(Bloomberg) --

Turkey condemned the U.S. for easing a decades-old arms embargo on Cyprus, saying the move could fuel already heightened tensions over territorial disputes in the energy-rich eastern Mediterranean.

The Foreign Ministry urged Washington to reverse course, saying the decision “poisoned the atmosphere of peace and stability in the region and violated the spirit of the alliance” between them.

“Otherwise, Turkey will decisively take reciprocal steps necessary to guarantee the safety of the Turkish Cypriot people,” the ministry said.

Turkish forces captured the northern third of Cyprus in 1974, following a coup attempt in which a military junta in Athens sought to unite Cyprus with Greece. The embargo was imposed in 1987 to prevent an arms race and give diplomacy a chance to try to reunify the divided island. But Congressional opponents called it outdated and counterproductive to U.S. security objectives as Cyprus seeks to deepen its strategic partnership with the U.S.

On Tuesday, Secretary of State Michael Pompeo announced on Twitter that the embargo had been eased.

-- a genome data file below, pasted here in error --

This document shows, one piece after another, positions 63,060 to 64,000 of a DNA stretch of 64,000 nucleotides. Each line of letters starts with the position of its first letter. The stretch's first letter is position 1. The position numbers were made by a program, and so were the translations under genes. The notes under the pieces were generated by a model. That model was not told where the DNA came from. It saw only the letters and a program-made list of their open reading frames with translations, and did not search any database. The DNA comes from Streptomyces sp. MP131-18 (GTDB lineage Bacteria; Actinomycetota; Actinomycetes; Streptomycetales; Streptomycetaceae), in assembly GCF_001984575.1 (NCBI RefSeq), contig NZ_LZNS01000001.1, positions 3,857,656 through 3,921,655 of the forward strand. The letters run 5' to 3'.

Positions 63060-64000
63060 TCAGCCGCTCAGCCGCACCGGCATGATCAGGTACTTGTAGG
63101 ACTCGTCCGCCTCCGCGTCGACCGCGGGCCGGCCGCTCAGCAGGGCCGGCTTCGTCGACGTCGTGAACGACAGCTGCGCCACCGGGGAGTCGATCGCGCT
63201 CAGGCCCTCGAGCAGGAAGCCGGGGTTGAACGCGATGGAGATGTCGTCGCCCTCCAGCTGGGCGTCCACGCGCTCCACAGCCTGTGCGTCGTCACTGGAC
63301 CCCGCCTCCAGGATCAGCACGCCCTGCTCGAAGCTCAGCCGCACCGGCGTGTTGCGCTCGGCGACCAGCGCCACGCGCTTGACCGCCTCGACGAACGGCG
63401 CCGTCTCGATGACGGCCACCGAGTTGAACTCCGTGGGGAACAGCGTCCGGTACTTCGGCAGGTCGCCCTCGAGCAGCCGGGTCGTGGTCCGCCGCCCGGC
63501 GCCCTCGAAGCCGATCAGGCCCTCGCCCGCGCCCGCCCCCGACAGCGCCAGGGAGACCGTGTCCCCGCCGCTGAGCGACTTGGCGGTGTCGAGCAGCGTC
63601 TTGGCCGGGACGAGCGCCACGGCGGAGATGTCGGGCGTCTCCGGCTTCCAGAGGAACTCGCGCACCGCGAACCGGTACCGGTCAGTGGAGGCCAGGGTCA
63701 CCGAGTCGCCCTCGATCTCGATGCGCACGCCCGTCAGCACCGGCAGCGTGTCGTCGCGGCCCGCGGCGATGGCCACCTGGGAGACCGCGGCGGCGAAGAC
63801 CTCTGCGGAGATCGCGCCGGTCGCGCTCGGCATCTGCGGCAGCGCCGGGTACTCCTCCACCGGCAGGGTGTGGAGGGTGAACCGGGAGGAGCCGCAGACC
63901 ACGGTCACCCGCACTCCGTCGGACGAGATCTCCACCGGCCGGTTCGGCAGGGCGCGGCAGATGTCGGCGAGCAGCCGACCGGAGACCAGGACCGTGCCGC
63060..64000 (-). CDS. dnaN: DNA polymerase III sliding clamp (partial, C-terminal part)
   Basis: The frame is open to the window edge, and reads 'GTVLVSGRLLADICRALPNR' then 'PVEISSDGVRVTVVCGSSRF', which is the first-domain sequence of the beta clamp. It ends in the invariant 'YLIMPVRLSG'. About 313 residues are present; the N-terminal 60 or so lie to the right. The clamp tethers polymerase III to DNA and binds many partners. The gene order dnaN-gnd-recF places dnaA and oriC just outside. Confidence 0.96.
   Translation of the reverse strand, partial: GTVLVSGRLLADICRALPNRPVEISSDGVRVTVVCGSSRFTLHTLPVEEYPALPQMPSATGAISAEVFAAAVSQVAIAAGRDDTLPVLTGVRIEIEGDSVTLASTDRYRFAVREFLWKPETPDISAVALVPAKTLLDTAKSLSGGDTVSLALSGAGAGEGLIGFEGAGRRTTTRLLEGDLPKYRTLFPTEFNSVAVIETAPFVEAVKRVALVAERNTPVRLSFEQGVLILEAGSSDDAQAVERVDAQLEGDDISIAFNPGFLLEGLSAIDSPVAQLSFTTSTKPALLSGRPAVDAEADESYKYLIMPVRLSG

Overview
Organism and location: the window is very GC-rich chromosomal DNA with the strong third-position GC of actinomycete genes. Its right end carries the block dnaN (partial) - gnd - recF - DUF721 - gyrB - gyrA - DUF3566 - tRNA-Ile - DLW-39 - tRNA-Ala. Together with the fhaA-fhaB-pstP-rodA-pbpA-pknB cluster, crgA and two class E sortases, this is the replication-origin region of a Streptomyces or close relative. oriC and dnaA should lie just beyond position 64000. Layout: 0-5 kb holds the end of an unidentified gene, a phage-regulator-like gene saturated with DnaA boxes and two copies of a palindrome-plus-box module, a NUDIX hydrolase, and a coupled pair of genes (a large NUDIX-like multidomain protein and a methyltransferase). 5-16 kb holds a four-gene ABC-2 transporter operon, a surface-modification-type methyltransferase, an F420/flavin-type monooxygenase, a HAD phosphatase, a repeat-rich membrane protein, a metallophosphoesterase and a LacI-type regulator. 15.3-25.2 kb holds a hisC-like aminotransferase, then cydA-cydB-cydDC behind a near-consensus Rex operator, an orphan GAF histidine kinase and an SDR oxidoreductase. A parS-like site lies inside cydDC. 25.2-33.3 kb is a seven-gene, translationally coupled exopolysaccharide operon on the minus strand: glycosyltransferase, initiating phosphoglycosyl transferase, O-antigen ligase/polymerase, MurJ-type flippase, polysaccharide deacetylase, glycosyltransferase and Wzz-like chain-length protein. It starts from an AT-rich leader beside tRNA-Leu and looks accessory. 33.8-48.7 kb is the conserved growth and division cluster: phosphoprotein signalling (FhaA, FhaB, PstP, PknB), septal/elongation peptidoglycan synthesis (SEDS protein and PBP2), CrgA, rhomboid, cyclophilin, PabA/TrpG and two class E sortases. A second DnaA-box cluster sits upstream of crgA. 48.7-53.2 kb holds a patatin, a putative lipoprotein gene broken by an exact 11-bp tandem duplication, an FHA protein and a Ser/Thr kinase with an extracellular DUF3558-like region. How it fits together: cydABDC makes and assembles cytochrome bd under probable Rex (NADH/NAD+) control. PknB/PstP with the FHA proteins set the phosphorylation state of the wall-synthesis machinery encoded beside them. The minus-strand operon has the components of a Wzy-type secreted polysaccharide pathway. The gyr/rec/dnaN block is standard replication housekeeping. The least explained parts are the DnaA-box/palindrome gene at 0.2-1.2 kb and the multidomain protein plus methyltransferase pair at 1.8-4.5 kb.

The U.S. move comes as the EU considers further sanctions against Turkey over its energy exploration in contested waters of the eastern Mediterranean, where Israel, Cyprus and Egypt have discovered substantial reserves of natural gas in recent years. Conflicting interpretations of maritime boundaries and the feud between Turkey and Cyprus over offshore gas reserves around the island have fueled strains that European diplomats are trying to ease.

EU Prepares Turkey Sanctions in Case Diplomatic Moves Fail

The Republic of Cyprus officially has sovereignty over the entire island, though in effect it remains divided. The Turkish Cypriot minority’s self-proclaimed state in the north, recognized only by Ankara, also claims rights to any energy resources discovered off its coast.

EU Backs Greece, Cyprus

The EU is drawing up a list of possible sanctions against Turkey that might be discussed at a meeting of the bloc’s leaders later this month if there isn’t diplomatic progress toward resolving its disagreements with Greece and Cyprus, the EU foreign policy chief Josep Borrell said last week.

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